The Command (film)

The Command is a 1954 CinemaScope Western film directed by David Butler. It stars Guy Madison and James Whitmore. It was based on the novel Rear Guard by James Warner Bellah and features a screenplay by Sam Fuller.

The Ghost in the Invisible Bikini

Ghost in the Invisible Bikini is the seventh and last of American International Pictures' beach party films. Released in 1966, the film features the cast cavorting in and around a haunted house and the adjacent swimming pool. No beach appears in the film.

Besides the usual bikini-clad cast, random singing, silly plot line, musical guests, and ridiculous chases and fight scenes, the continuity linking this to the other beach films is the Rat Pack motorcycle gang led by Eric Von Zipper (Harvey Lembeck), as well as the appearance of previous beach party alumni Tommy Kirk, Deborah Walley, Bobbi Shaw, Jesse White, Aron Kincaid, Quinn O'Hara and Boris Karloff.Pop singer Nancy Sinatra, who was on the rise at the time just before the film was released, has a supporting role and performs one song written for the film; and The Bobby Fuller Four appear as themselves and sing two songs. Claudia Martin, daughter of Dean Martin, co-stars in the film as Lulu. The briefly famous Italian starlet Piccola Pupa appears as herself and sings a song.

The Hathaways

The Hathaways is a 26-episode situation comedy, which aired on ABC from October 6, 1961, to March 30, 1962, starring Peggy Cass and Jack Weston as suburban Los Angeles "parents" to a trio of performing chimpanzees. Weston portrayed Walter Hathaway, a flabby real estate agent. Cass is his zany bride Elinore, "mother" and booking agent to the Marquis Chimps, named Candy, Charlie, and Enoch. The chimps had earlier appeared on CBS's The Ed Sullivan Show, a Jack Benny special in 1959 and several commercials in 1960.Supporting roles were filled by character actress Mary Grace Canfield as Mrs. Amanda Allison, a housekeeper; Barbara Perry as Elinore's friend and neighbor, Thelma Brockwood, and Harvey Lembeck as Jerry Roper, the theatrical agent of the chimps, Another neighbor, Mrs. Harrison was played by Belle Montrose, the mother of comedian Steve Allen.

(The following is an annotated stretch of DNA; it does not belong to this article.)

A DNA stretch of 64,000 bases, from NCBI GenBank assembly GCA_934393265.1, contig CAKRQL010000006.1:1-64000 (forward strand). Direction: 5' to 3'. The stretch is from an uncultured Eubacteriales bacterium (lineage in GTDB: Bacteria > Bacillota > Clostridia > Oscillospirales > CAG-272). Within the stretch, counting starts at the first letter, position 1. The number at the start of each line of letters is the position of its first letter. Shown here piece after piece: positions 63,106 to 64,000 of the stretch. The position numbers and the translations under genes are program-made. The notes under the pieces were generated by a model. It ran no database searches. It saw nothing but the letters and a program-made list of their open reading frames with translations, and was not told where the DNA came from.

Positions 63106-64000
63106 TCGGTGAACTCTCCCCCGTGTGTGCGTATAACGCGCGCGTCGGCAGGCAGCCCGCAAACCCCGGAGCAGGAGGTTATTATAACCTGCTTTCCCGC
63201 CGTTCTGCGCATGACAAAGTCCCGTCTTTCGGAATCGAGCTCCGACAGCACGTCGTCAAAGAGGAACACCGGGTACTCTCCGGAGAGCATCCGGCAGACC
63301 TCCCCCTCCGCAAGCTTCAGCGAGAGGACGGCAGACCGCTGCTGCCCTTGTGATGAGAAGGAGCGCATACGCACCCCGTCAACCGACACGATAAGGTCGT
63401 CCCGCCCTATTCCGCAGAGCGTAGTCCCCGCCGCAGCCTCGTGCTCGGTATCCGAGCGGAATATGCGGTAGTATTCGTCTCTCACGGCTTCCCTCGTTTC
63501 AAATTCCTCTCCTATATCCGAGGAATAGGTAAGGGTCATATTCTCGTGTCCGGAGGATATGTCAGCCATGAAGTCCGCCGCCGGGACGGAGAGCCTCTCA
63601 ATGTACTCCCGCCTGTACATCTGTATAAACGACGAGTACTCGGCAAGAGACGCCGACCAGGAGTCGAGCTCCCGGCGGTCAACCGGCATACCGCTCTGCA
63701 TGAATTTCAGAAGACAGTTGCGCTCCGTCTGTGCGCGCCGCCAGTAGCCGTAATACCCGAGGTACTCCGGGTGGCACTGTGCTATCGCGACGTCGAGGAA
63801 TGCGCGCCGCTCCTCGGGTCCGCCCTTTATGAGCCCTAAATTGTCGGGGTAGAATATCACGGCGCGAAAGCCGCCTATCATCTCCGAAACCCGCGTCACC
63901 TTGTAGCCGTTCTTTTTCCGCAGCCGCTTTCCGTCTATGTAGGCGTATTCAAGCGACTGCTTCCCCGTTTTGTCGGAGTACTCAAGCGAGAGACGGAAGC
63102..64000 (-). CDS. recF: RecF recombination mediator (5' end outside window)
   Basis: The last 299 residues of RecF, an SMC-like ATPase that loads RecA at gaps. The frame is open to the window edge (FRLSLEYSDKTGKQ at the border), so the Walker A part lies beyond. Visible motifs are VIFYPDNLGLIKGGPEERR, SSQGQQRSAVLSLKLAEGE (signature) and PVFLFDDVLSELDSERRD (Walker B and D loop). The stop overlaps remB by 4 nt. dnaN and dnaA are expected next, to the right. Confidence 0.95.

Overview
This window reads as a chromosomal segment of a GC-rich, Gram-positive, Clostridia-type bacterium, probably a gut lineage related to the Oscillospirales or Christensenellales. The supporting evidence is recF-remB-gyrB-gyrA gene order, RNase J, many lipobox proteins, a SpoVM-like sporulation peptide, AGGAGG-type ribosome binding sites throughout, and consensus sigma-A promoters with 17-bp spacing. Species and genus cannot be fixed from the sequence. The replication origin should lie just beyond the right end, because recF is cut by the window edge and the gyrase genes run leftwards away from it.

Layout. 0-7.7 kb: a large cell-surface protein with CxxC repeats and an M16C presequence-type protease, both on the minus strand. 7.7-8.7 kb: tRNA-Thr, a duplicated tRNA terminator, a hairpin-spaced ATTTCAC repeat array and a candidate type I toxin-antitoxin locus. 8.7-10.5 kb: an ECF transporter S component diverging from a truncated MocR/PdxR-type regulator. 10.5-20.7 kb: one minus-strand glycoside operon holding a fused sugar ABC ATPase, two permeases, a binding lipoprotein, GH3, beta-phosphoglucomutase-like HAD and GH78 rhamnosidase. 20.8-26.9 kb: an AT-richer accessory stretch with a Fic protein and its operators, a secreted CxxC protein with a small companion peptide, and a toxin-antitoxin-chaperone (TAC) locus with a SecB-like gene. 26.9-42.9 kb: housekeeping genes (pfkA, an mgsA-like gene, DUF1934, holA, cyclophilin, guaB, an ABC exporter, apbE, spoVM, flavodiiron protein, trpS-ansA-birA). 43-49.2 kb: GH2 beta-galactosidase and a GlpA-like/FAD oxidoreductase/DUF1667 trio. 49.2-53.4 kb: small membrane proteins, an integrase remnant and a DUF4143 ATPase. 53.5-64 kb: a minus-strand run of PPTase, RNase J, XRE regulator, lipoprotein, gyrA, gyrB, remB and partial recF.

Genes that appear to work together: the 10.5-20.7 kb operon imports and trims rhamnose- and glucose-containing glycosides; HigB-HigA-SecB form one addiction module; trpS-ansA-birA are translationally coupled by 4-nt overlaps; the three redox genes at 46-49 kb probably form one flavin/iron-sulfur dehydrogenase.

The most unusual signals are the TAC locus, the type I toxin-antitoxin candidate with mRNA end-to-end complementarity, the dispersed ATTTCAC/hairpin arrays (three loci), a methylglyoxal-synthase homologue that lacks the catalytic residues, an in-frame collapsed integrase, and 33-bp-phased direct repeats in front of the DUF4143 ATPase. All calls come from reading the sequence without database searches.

The premiere episode is entitled "Love Thy Neighbor": the Brockwoods decide to purchase the house next door despite reservations about the chimps being their neighbors too. Joe Flynn, guest-starred as Freddie Winkler in the third episode "Walter Takes a Partner", which aired on October 20. Vaughn Taylor played a veterinarian Dr. Dorsey in "Candy's Tonsils" (November 10). Robert Q. Lewis portrayed Barney Holt in "TV or Not TV" on (November 24). Other episodes were entitled "The Hathaways Sleep Out", "Grandma's Lamp", "TV or Not TV", "The Practical Joker", "Help Wanted", "The Shrewd Trader", "A Man for Amanda", and the series finale, "Elinore's Best Friend".

Ratings for the Screen Gems series were so low that ABC had largely to self-sponsor the program (although the series was sponsored on alternate weeks, throughout most of the season, by Ralston-Purina). The writers included Tom Adair and James B. Allardice; story consultants were Hugh Wedlock and Howard Snyder, who co-wrote the premiere episode with Dick Wesson. Some of the directing was handled by Richard Kinon. The series followed another short-lived ABC series, Straightaway starring John Ashley and Brian Kelly as race-car enthusiasts. It preceded the popular cartoon series The Flintstones. Its principal competition was the Clint Eastwood western series Rawhide on CBS.

Despite the lack of television success, The Hathaways produced a comic book of the chimpanzees in 1962.

The Last Time I Saw Archie

The Last Time I Saw Archie is a 1961 comedy film set in the waning days of World War II. Robert Mitchum stars as Arch Hall Sr., a lazy, scheming American in an aviation school for pilots too old to fly aircraft but not too old to fly military gliders and liaison aircraft. Jack Webb produced, directed and costarred.The film is currently unavailable on DVD. There is an Internet petition to support a home video release. The campaign was initiated by the Jack Webb Fan Club Los Angeles Chapter.

The Wild Weird World of Dr. Goldfoot

The Wild Weird World of Dr. Goldfoot was a 30-minute TV special which was a sequel to Dr. Goldfoot and the Bikini Machine (1965). It aired on Shindig! in November 1965.

You're in the Navy Now

You're in the Navy Now is a Hollywood film released in 1951 by Twentieth Century Fox about the United States Navy in the first months of World War II. Its initial release was titled USS Teakettle. Directed by Henry Hathaway, the film is a comedy starring Gary Cooper as a new officer wanting duty at sea but who is instead assigned to an experimental project without much hope of success.

Filmed in black-and-white aboard PC-1168, an active Navy patrol craft, You're in the Navy Now featured the film debuts of Charles Bronson, Jack Warden, Lee Marvin, and Harvey Lembeck in minor roles as crewmen. Screenwriter Richard Murphy was nominated by the Writers Guild of America for "Best Written American Comedy", basing his script on an article written by John W. Hazard in The New Yorker. Hazard, a professional journalist and naval reservist, had served during World War II as executive officer of the PC-452, a similar craft that served in 1943-44 as a test bed for steam turbine propulsion.